community-dev mailing list archives

Site index · List index
Message view « Date » · « Thread »
Top « Date » · « Thread »
From Greg Stein <>
Subject Re: GSoC & Temporary commit access accounts
Date Thu, 21 Jul 2011 09:58:49 GMT
On Thu, Jul 21, 2011 at 05:24, Bertrand Delacretaz
<> wrote:
> Hi,
> On Thu, Jul 21, 2011 at 8:44 AM, Luciano Resende <> wrote:
>> It looks like various Apache projects are voting GSoC students as
>> "partial committers". As Apache does not have a formal process for
>> handling this type of account requests, regular accounts are created
>> for these students, with an Apache e-mail alias, and access is given
>> to general committer areas in SVN (e.g. committer area in svn, etc)
>> and then respective PMCs provides write access to particular areas in
>> SVN, such as a sandbox or a collaboration area. If the student fails
>> the GSoC programm, or is not elected as regular committer during or
>> after the program, there is no process for disabling/deleting these
>> accounts. This is very problematic and can cause multiple issues....

And in a *successful* case, we have a committer.

There was a Git GSoC student that was working on improving the
conversion speed from SVN to Git. He started a project, and one of
those components was to use one of Subversion's wire protocols to haul
over a repository to the client, then write it locally to an svn
dumpfile. This Git student approached the Apache Subversion community
with this tool concept... we thought it was awesome. We gave that
student partial commit privileges (ie. only that tool area), and then
he worked on the tool during the summer.

That tool is now being shipped as part of Apache Subversion 1.7.

Here was a student for Git, of all things, but needed something from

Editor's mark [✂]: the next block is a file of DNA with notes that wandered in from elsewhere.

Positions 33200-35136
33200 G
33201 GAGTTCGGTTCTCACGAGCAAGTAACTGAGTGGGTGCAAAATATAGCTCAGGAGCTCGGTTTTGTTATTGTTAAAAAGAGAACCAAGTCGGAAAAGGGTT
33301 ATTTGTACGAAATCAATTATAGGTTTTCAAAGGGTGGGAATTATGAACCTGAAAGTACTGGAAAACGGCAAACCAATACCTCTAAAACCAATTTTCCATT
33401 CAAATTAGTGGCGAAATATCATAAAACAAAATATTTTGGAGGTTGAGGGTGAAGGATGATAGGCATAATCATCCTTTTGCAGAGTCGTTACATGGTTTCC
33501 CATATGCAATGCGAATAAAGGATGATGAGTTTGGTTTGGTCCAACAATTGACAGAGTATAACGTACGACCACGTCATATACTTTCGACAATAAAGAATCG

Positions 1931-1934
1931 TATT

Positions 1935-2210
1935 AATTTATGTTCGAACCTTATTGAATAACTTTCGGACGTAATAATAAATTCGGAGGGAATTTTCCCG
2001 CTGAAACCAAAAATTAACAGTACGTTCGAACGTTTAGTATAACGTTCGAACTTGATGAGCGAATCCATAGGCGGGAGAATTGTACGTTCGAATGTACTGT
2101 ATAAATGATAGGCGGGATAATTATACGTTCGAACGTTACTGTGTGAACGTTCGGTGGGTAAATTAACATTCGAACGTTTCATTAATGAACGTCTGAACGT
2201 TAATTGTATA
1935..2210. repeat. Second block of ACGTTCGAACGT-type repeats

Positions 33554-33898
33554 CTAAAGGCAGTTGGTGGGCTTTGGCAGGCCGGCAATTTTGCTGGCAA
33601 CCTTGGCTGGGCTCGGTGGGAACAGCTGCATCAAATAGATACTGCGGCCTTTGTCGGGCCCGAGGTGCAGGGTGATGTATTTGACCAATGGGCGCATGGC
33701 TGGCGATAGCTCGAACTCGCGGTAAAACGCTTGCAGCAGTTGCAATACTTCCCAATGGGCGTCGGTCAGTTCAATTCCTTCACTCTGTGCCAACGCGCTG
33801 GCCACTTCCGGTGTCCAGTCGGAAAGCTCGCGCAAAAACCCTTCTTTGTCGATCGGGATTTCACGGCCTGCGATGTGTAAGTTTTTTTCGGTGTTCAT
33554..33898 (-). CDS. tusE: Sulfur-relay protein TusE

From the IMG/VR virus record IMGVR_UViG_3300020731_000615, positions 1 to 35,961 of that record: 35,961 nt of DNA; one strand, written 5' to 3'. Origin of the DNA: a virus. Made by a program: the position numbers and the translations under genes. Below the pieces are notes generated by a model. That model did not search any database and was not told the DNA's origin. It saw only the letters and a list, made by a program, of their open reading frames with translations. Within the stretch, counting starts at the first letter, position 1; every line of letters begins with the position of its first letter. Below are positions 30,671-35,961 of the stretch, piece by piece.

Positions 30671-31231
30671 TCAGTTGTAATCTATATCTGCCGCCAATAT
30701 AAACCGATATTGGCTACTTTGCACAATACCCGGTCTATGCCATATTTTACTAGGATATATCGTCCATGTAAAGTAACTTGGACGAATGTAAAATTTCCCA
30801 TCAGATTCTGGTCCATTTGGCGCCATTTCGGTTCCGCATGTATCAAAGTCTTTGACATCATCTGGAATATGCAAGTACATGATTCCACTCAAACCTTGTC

Apache. We welcomed him, we made him a part of the community, and then
he built a tool.

Personally: I say any PMC that makes their students second-class (e.g
"commit your code to github, not *OUR* repository") is ridiculous. We
have version control. There is absolutely NO possible damage that a
committer can do. The PMC can always unwind the work before a release
(of course, the committer could be constrained to a branch, outside of
manipulating the release).

My opinion is that social barriers have no place here. Given that we
have version control, there is never going to be a problem. On the
outside case, with *crazy* people(!), you may need to remove commit.
But no committer can ever do permanent damage.

On the other side: by treating them as second class citizens ("not our
repository!"), then you can do permanent damage to *them*.

I categorize communities in two ways:

* inclusive
* exclusive

If you invite people to your repository, then you're being inclusive.
You're bringing them in. You're helping them to participate in the
community. You're making them part of the standard commit/review

If you push people away. If you say "no. you cannot commit to ASF. go
to github. go to google code. go to sourceforge. ANYWHERE but our
repository". Well... that is exclusive. And that is destructive. You
will alienate that committer. You are not making any attempt to bring
them into the community. You are forcing them into a second-class

This is a problem with a long history. Groups did not understand the
value of version control. As a result, they have historically withheld
commit access under the misguided notion that some n00b might destroy
"their work". That just isn't reality. Commit privileges should be
available for the asking. Commit to *trunk* is an entirely different
question, and absolute deserves all of those historical barriers.

I see *way* too many people imposing barriers to commit, when there is
zero rational reason for it. No damage can be done.

> One suggestion would be to add those accounts to a special LDAP group
> named "trainee" or something. Once GSoC ends, someone (GSoC admins or
> comdev PMC) would need to request infra to disable all of them. If a
> student is voted in as a committer in the meantime, their PMC chair
> would just remove them from the "trainee" group.

This is a fabulous idea! I'd totally sign up for this.


View raw message